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Isleworth, Middlesex

Historical Description

Isleworth, a large village and a parish in Middlesex. The village stands on the river Thames, 1 mile SW from Brentford, and 9 miles from London; was known at Domesday as Ghistelworde, afterwards as Yhistelworth, Istelworth, and Thistleworth; communicates by an old-established ferry with Richmond and Kew, consists chiefly of one street with a square, was a very fashionable place prior to the removal of the Court from Kew, has again come into much favour since the railway period; enjoys fine amenities of ground, water, climate, and scenery; commands pleasant facilities for cricketing, aquatic sports, bathing, and rural enjoyment; has a good reading-room, is noted for sending large supplies of fruit to the London market, and has a station on the L. & S.W.R., a head post office, and a two-days' pleasure fair, commencing on the first Monday of July. There is a large brewery, a flour mill worked partly by steam and partly by water power, cement mills, and the large manufactory of soap carried on by Pears Soap Company, Limited. The parish contains also Brentford End, Smallbury Green, Whit-ton Dean, Wyke Green, and part of the town of Hounslow; and includes all the chapelry of St John, and parts of the chapelries of Hounslow and Spring Grove. Acreage, 3144; population, 15, 884. The manor belonged, before the Conquest, to Earl Algar, passed to Walter de St Valery, and subsequently to Richard king of the Romans, who built a castle on it; was the scene, in 1263, of the encampment of the insurgent barons against Henry III.; was the scene, in the following year, of ravages by the citizens of London, who destroyed its castle and two mills; passed afterwards to the Crown, was given in 1414 by Henry V. to a convent of Bridgetine nuns, called Sion Monastery; went, after the dissolution, in the time of Edward VI., to the Duke of Somerset; reverted, at the Duke's attainder, to the Crown; and was granted, in 1604, to Henry Earl of Northumberland. The monastery was built originally within Twickenham parish, but was removed in 1432 to Isleworth; is said, as it stood here to have been a spacious edifice, but, with the exception of some vaulted rooms still used as offices, has completely disappeared. A noble mansion, called Syon or Sion House, was built on or near its site, by the Duke of Somerset, and had a botanic garden. That mansion was the place where Lady Jane Grey was forced to accept the crown, and was also a favourite retreat of Protector Cromwell. A reconstruction of it was done by the Earl of Northumberland, after designs by Adams, at a cost of £9000, and the mansion has continued in the possession of the Earl's representatives, and has undergone repeated and various improvements. It is an imposing quadrangular pile, in a very fine park, and magnificently furnished, yet presents no marked architectural features. It contains many valuable paintings and other works of art, and its gardens are justly reckoned among the finest in the kingdom. In the centre of the river front there now stands, on a raised pedestal, the famous lion which formerly surmounted the front of Northumberland House at Charing Cross. One entrance to its park is close to the parish church at the E end of the village. Many elegant residences are in the parish, among which may be named Isleworth House and Gordon House-the last the residence of the late Justice Haliburton, better known as Sam Slick. Much of the land is disposed in market gardens. Lord Baltimore, the founder of Maryland; the Countess of Sutherland, "Waller's " Saccharissa;" Talbot, Duke of Shrewsbury; the Duchess of Kendal, whose name is associated with that of George I., and Sheridan, were natives. The living is a vicarage in the diocese of London; net yearly value,, £300 with residence. Patrons, the Dean and Canons of Windsor. The church is mainly a reconstruction of 1705, has an old ivy-clad tower, presents a picturesque appearance as seen from the river, and contains some interesting brasses and monuments; it was restored and a large chancel was added in 1866. Byfield the commentator and Cave were vicars. The ecclesiastical parish of St John the Baptist was formed in 1857. The living is a vicarage, in the gift of the Vicar of Isleworth; gross yearly value, £250 with residence. The church stands at Woodlands, near the railway station, was erected at a cost of £9000, and is a very handsome edifice in the Early English style. There is an iron church which is used as a chapel of ease to the parish church, and there are Catholic, Congregational, and Wesleyan chapels, and a Friends' meeting-house. Gumley House is a Roman Catholic establishment for young ladies and professed nuns. The Blue School is for boys, and to this is attached a middle-class school also for boys. The Green School, erected and endowed by the late Frances Julia, Duchess of Northumberland, is for girls. There are also national schools, a Catholic school, and the Brentford district schools, erected in 1883 at a cost of £20, 000. There are also several almshouses, and the Brentford Workhouse. There are some valuable charities belonging to this parish.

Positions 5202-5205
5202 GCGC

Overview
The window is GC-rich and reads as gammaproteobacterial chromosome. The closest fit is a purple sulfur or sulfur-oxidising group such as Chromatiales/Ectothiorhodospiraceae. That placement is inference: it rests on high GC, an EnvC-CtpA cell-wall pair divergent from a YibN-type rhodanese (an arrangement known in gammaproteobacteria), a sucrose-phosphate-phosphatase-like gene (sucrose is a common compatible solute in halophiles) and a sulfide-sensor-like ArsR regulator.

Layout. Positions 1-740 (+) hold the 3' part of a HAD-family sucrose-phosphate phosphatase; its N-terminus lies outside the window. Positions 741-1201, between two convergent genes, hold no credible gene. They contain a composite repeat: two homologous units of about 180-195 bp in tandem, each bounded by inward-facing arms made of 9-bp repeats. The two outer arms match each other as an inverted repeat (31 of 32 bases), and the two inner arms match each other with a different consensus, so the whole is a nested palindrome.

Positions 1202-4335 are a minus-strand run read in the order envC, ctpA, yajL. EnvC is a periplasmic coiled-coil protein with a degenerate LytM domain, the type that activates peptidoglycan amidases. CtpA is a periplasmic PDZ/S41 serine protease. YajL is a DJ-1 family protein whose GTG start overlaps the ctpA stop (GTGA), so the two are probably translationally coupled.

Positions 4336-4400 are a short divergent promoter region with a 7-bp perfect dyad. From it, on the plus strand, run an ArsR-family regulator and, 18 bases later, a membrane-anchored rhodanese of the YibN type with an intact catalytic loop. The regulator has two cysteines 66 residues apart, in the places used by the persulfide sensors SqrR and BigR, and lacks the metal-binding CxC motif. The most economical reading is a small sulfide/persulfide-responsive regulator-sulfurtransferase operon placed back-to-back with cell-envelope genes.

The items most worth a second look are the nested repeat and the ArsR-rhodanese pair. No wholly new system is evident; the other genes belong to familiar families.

Transcribed from The Comprehensive Gazetteer of England & Wales, 1894-5


The following is a list of the administrative units in which this place was either wholly or partly included.

Ancient CountyMiddlesex 
Ecclesiastical parishIsleworth All Saints 
Poor Law unionBrentford 

Any dates in this table should be used as a guide only.

Civil Registration

For general information about Civil Registration (births, marriages and deaths) see the Civil Registration page.

Directories & Gazetteers

We have transcribed the entry for Isleworth from the following:

Land and Property

A full transcript of the Return of Owners of Land in 1873 for Middlesex is online.


Online maps of Isleworth are available from a number of sites:

Villages, Hamlets, &c

Brentford End
Smallberry Green
Whitton Dean
Wyke Green
CountyGreater London
Postal districtTW7
Post TownIsleworth